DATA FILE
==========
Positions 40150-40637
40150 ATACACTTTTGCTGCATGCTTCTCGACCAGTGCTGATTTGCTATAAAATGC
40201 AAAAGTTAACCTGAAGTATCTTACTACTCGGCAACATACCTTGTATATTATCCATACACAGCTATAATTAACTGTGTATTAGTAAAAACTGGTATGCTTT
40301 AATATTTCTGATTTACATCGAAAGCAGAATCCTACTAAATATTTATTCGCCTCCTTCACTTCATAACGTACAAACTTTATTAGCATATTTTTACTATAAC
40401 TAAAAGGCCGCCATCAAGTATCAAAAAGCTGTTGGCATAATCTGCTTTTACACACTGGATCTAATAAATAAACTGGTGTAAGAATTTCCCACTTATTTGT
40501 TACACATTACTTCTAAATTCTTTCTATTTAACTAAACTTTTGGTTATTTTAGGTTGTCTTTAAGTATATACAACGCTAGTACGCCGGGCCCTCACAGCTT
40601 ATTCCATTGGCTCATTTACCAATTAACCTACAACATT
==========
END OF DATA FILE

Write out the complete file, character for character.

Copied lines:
Positions 40150-40637
40150 ATACACTTTTGCTGCATGCTTCTCGACCAGTGCTGATTTGCTATAAAATGC
40201 AAAAGTTAACCTGAAGTATCTTACTACTCGGCAACATACCTTGTATATTATCCATACACAGCTATAATTAACTGTGTATTAGTAAAAACTGGTATGCTTT
40301 AATATTTCTGATTTACATCGAAAGCAGAATCCTACTAAATATTTATTCGCCTCCTTCACTTCATAACGTACAAACTTTATTAGCATATTTTTACTATAAC
40401 TAAAAGGCCGCCATCAAGTATCAAAAAGCTGTTGGCATAATCTGCTTTTACACACTGGATCTAATAAATAAACTGGTGTAAGAATTTCCCACTTATTTGT
40501 TACACATTACTTCTAAATTCTTTCTATTTAACTAAACTTTTGGTTATTTTAGGTTGTCTTTAAGTATATACAACGCTAGTACGCCGGGCCCTCACAGCTT
40601 ATTCCATTGGCTCATTTACCAATTAACCTACAACATT